The Dalai Lama and Bishop Tutu inspired me. When they agreed that joy is at the foundation of who we are, I decided to spend some time sitting with this truth and exploring it.
It seemed like this could be one of truths hiding in plain sight in the Genesis creation story: we are made in God’s image. He is a creative God, a God that lives in community. If this is truly more fundamental than the fall, then this joy ought to be waiting for us.
And so I set about looking for it. In truth, it has only been a week or so of meditation practice that I have been on this hunt. But Martin Buber says that prayer doesn’t happen in time; time happens in prayer. Richard Rohr and Madeline L’Engle make much of the distinction between man’s way of measuring time: chronos, and the divine experience of time: Karios. Perhaps these things all mean that it doesn’t matter that I have only been looking for a week. Or maybe I am rationalizing.
I did not find an oasis of joy and ecstasy. I have not had one of those crazy mystical experiences of God entering into my world and blowing it wide open. I did have a sense about some things, though.
The Big Bang came to mind. Smarter people than me point out that the big bang was not an explosion that happened an empty universe, with all this time stretching out before it. Rather, that explosion created the very possibility of space-time.
I find myself wondering if God’s image, that primal joy I am looking for, isn’t confined to a certain location in my inner geography. It seems the divine image is maybe the very possibility that I have this kingdom within me at all. God’s joy is built into the very fabric of my own inner spaciousness.
I had this other sense. In a way this is a counter-point to the last thing. But it is also a continuation of it. And also totally separate… I had this other sense of a man running around and trying to see his own eyes in a world with out mirrors.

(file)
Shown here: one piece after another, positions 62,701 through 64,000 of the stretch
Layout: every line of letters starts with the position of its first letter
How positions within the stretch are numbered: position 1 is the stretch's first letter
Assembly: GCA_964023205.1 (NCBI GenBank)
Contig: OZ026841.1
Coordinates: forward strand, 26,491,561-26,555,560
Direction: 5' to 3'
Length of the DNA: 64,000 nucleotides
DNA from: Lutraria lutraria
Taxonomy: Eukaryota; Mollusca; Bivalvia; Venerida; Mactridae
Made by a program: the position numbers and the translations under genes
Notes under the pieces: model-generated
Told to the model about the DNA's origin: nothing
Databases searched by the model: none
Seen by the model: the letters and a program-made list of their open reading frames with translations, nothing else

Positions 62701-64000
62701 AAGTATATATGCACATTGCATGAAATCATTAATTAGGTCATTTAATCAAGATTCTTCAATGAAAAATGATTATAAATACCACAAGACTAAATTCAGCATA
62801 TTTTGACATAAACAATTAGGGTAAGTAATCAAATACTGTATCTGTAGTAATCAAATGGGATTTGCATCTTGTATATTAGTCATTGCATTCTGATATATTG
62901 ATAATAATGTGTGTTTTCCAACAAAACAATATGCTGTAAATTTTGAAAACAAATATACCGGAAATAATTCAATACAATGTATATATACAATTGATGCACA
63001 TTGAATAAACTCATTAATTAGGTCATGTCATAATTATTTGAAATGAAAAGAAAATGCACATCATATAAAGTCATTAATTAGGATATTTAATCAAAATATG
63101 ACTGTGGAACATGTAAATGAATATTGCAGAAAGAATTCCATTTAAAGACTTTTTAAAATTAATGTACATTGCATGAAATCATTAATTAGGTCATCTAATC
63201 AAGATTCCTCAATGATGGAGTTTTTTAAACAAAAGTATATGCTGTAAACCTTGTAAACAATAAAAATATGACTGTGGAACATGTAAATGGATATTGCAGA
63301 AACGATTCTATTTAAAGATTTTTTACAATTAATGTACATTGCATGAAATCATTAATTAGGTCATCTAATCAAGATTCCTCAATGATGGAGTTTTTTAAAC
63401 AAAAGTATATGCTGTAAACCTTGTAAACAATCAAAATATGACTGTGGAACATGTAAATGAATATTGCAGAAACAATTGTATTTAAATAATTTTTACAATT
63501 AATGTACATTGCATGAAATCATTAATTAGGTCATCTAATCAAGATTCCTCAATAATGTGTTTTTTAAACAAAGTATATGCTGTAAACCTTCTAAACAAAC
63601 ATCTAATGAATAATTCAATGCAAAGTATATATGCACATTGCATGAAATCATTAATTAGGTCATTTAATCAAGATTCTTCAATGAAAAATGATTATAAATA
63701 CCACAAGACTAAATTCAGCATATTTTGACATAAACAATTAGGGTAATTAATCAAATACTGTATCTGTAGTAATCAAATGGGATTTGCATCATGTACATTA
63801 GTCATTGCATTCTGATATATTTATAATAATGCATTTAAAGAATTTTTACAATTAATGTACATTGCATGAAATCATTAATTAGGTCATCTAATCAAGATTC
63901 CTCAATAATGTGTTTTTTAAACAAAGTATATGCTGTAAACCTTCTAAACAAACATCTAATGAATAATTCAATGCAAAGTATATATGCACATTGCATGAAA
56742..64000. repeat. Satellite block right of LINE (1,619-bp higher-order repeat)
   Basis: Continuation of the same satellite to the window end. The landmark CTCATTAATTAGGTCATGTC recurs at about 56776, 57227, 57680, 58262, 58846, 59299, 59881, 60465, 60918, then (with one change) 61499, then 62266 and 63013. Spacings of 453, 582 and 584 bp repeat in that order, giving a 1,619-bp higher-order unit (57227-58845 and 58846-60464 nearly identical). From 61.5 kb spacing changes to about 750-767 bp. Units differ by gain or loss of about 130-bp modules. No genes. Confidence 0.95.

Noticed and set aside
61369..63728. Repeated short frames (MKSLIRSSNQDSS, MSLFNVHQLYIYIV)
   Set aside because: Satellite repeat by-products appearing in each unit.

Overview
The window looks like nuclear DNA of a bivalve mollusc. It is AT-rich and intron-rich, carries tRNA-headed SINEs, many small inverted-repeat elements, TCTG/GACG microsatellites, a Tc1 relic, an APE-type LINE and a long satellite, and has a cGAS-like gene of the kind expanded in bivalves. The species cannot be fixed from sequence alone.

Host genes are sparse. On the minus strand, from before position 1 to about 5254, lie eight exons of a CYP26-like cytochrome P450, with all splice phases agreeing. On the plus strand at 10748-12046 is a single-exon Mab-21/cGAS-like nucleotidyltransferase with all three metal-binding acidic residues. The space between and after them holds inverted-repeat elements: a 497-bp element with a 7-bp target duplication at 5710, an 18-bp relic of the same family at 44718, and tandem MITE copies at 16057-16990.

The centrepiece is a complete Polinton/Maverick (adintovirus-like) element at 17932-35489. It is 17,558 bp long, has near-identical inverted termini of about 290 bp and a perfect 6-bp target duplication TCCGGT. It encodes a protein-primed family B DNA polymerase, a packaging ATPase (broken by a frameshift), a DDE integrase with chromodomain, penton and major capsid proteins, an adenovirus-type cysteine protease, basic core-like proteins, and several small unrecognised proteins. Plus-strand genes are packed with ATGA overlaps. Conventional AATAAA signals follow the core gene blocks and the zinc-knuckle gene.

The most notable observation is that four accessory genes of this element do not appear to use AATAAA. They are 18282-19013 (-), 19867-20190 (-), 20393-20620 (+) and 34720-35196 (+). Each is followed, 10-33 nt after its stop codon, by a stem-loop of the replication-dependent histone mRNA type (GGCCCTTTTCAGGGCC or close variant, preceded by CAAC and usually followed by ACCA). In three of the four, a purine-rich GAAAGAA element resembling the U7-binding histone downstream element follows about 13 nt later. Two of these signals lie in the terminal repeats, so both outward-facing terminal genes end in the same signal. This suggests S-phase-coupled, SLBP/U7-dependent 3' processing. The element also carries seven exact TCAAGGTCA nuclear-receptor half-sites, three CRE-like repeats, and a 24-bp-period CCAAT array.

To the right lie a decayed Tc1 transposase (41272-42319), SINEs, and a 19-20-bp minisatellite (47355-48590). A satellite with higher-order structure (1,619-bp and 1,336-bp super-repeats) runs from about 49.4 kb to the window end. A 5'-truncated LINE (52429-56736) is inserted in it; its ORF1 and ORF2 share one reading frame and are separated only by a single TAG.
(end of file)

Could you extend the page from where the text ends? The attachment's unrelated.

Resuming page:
Perhaps the joy resides in the part of me that is doing the searching, in the place where all my thoughts and feelings come together. Perhaps this primal joy is in my soul/psyche/spirit/will/medial posterior parietal cortex. Perhaps I don’t see it because it is too close.
As my brain started to go in these directions, I found that the meditative state came and went. There are times it felt like I was not sitting all, just thinking, which is quite the opposite.
I anchored myself to my breath, one of these times. Tried to return my awareness to just there. And then I had this third, final thought. Also this thought is a continutation of that same first thought.
God breathed into the first person. That’s where he turned them from a handful of dirt into a human being. In that breath. I have babbled on, some, on this blog, about the profundity of this first breath. But it strike me anew, as I was wondering about this primal joy and how I find it. It is in the breath.
The breath that always brings me back to here and now. The breath that wipes away my past regrets and my future fears. The breath that rises and falls like waves through out my whole life, ushering in a fresh new now with every single one. That is where joy is: It is where the first joy came to us from God, and it lives there now, just waiting for us.